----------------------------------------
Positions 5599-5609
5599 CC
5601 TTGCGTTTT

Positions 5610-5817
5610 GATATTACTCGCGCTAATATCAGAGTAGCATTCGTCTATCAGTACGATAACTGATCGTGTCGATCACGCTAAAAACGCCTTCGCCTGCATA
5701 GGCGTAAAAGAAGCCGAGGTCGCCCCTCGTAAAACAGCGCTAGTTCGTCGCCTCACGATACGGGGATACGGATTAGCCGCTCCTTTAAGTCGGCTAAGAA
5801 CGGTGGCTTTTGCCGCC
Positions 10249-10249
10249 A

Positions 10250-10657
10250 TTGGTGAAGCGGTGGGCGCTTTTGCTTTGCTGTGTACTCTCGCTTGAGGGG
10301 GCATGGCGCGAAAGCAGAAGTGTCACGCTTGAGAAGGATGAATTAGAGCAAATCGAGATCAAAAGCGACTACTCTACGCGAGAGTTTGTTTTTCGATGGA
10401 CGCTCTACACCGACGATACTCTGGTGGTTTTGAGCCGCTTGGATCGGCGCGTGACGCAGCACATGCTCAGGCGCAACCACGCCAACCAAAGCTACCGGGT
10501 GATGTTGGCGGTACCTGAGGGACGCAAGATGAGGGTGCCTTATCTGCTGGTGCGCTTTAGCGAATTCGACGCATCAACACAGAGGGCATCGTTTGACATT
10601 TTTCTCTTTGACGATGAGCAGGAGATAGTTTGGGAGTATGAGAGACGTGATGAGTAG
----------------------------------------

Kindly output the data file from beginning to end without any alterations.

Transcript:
Positions 5599-5609
5599 CC
5601 TTGCGTTTT

Positions 5610-5817
5610 GATATTACTCGCGCTAATATCAGAGTAGCATTCGTCTATCAGTACGATAACTGATCGTGTCGATCACGCTAAAAACGCCTTCGCCTGCATA
5701 GGCGTAAAAGAAGCCGAGGTCGCCCCTCGTAAAACAGCGCTAGTTCGTCGCCTCACGATACGGGGATACGGATTAGCCGCTCCTTTAAGTCGGCTAAGAA
5801 CGGTGGCTTTTGCCGCC
Positions 10249-10249
10249 A

Positions 10250-10657
10250 TTGGTGAAGCGGTGGGCGCTTTTGCTTTGCTGTGTACTCTCGCTTGAGGGG
10301 GCATGGCGCGAAAGCAGAAGTGTCACGCTTGAGAAGGATGAATTAGAGCAAATCGAGATCAAAAGCGACTACTCTACGCGAGAGTTTGTTTTTCGATGGA
10401 CGCTCTACACCGACGATACTCTGGTGGTTTTGAGCCGCTTGGATCGGCGCGTGACGCAGCACATGCTCAGGCGCAACCACGCCAACCAAAGCTACCGGGT
10501 GATGTTGGCGGTACCTGAGGGACGCAAGATGAGGGTGCCTTATCTGCTGGTGCGCTTTAGCGAATTCGACGCATCAACACAGAGGGCATCGTTTGACATT
10601 TTTCTCTTTGACGATGAGCAGGAGATAGTTTGGGAGTATGAGAGACGTGATGAGTAG